In the present study, we found that the APOA5 rs662799 SNP may play an important role in the modulation of MetS in a Taiwanese population by using a GWAS study. In addition, we observed that there was a genome-wide significant association of APOA5 rs662799 with triglyceride and HDL. The APOA5 gene is located on chromosome 11q23 and encodes an apolipoprotein protein that has been indicated in regulating the plasma triglyceride levels, a major risk factor for CAD [14]. Although the APOA5 rs662799 polymorphism has been widely implicated to affect the MetS risk, the relationship between the MetS and APOA5 rs662799 has been ambiguous [14]. Our results are in agreement with those of several other studies [14, 16-22]. The APOA5 rs662799 SNP has been reported to increase the risk of developing MetS in Caucasians [16], Japanese [17], Taiwanese [14, 18], Hong Kong [19], Chinese [20], and Korean [21] populations. However, some studies in Arabic [23], Caucasian [24-26], and Hispanic [27] populations have shown contrasting findings in comparison to the current study. Several meta-analysis studies have also suggested that the APOA5 rs662799 SNP is associated with an elevated risk of acquiring MetS in Asians, but not in European populations [20, 22]. Moreover, Xu et al. performed a meta-analysis on data from 91 studies including 51,868 subjects in Asian, European, and other ethnic populations and detected a significant association of APOA5 rs662799 with triglyceride and HDL [20]. This association also remained significant after the subgroup analysis stratified by the ethnicity including both Asian and European populations [20]. It should be pointed out that the G allele frequency of APOA5 rs662799 differs noticeably between various ethnic populations, ranging from 27.58% in the present Taiwanese population, 7.14% in British subjects, 35.58% in Japanese subjects, 12.3% in African American subjects, to 25.73% in Han Chinese subjects as shown in public data from the 1000 Genomes Project (Supplementary Table S4).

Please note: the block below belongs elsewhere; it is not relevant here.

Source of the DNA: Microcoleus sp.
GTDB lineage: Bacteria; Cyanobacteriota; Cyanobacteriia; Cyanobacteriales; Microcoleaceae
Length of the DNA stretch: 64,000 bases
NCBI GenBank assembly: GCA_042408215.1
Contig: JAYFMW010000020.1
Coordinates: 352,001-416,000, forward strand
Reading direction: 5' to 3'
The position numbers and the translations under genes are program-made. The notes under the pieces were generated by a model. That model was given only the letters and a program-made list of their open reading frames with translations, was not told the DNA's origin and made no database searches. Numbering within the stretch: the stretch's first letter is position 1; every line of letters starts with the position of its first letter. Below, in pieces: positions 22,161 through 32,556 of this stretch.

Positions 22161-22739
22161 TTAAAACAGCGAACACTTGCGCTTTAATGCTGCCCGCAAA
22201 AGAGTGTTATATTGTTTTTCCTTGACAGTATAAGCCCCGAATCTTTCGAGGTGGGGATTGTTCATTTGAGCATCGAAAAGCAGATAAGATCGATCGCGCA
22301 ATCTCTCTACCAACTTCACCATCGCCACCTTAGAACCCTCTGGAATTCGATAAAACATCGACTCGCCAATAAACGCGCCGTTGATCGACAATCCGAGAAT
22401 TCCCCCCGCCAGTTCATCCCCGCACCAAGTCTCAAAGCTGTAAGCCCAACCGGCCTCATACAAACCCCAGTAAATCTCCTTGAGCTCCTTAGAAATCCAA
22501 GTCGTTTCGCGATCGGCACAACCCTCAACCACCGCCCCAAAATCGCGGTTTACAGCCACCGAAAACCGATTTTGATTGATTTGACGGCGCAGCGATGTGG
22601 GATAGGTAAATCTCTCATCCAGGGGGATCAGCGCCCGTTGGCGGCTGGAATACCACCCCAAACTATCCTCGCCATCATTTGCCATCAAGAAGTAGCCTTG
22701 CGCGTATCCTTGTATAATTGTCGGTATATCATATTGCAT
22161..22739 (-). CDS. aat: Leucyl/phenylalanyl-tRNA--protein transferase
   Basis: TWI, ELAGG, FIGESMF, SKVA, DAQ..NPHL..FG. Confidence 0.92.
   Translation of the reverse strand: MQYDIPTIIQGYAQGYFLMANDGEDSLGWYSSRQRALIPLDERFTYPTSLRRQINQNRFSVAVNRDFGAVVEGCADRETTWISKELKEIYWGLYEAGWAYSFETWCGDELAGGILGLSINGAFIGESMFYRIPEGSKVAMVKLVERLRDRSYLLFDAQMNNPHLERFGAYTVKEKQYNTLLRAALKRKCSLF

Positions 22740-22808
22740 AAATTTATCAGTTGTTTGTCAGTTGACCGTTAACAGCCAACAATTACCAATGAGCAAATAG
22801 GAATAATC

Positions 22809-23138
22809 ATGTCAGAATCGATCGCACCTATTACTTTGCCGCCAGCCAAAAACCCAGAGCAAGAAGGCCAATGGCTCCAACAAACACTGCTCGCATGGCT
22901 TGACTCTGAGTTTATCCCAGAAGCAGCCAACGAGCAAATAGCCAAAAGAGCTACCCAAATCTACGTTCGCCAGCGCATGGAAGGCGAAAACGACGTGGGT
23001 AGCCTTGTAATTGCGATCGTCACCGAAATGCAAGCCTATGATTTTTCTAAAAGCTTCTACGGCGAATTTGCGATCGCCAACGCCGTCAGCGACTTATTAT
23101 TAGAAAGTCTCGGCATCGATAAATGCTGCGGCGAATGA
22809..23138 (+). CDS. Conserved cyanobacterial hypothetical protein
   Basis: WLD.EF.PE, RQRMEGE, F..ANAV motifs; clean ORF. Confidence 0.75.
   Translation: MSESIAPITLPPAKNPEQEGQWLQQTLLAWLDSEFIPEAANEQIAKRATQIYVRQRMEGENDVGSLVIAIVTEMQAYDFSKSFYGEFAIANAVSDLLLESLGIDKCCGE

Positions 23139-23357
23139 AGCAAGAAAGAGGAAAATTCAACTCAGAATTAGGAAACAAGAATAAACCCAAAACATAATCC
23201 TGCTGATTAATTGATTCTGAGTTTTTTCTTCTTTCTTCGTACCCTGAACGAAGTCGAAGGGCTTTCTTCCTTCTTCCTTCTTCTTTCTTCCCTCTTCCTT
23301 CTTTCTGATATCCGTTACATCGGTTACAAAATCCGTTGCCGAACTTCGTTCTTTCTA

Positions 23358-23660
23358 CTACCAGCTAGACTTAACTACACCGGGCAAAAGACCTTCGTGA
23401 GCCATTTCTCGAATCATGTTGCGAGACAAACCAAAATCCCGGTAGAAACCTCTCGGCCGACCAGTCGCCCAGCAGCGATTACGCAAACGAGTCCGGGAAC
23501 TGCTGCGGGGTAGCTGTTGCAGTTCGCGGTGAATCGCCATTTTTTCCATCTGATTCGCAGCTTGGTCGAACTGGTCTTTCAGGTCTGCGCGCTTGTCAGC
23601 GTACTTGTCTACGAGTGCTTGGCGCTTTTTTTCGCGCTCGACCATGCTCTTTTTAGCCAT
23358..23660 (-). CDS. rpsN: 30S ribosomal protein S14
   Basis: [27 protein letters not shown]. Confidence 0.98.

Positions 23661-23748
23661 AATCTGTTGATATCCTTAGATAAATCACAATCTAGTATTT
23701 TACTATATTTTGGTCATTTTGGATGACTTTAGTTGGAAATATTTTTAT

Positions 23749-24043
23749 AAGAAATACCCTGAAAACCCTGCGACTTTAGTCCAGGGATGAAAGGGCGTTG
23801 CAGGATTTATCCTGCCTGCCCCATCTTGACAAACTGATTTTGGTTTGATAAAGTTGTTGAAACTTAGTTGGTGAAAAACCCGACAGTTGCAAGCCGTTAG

In the present study, we found a genome-wide significant association of MetS with the COLEC12 rs16944558 SNP in a Taiwanese population by using a GWAS study. The COLEC12 gene is located on chromosome 18p11.32 and encodes a scavenger receptor protein, which is implicated in several functions linked with host defense [28]. It has been shown that the COLEC12 gene plays a role in mediating the uptake of oxidized low density lipoprotein in vascular endothelial cells, indicating its association with lipid metabolism, one of the hallmarks of MetS [28, 29]. It has also been proposed that the COLEC12 gene is involved in the clearance of amyloid beta, suggesting its contribution to Alzheimer’s disease [30]. Furthermore, MetS has been correlated with age-related mental disorders such as Alzheimer’s disease in previous studies [31, 32]. Thus, we speculate that COLEC12 may contribute to susceptibility to MetS because MetS is in turn associated with lipid metabolism and Alzheimer’s disease. It should be noted that the T allele frequency of COLEC12 rs16944558 varies considerably between different ethnic populations, ranging from 44.16% in the present Taiwanese population, 9.34% in British subjects, 39.42% in Japanese subjects, 22.95% in African American subjects, to 44.66% in Han Chinese subjects (Supplementary Table S4).

In this study, another finding was a positive association of AFAP1L2 rs1106475 with systolic blood pressure at the genome-wide significance level. The AFAP1L2 gene, also known as XB130, is located on chromosome 10q25.3 and encodes an adaptor protein that can affect downstream proteins in signaling pathways even though the adaptor protein lacks enzyme catalytic activity [33, 34]. Previous studies have shown that the AFAP1L2 gene is involved in gene regulation, cell growth, cell migration, cell survival, and cell invasion via the cAMP-cSrc-phosphoinositide 3-kinase/Akt pathway [33, 34]. The AFAP1L2 gene was also found to be associated with tumorigenesis in multiple studies [35, 36]. It is of note that the AFAP1L2 gene has been proposed to interact with the telomeric repeat binding factor 1 (TERF1) gene, which mediates telomerase and telomere functions [37]. Moreover, it has previously been reported that telomere length was associated with systolic blood pressure and hypertension [38, 39]. Thus, we speculate that AFAP1L2 may contribute to susceptibility to systolic blood pressure because the gene-gene interaction between AFAP1L2 and TERF1 may in turn influence systolic blood pressure.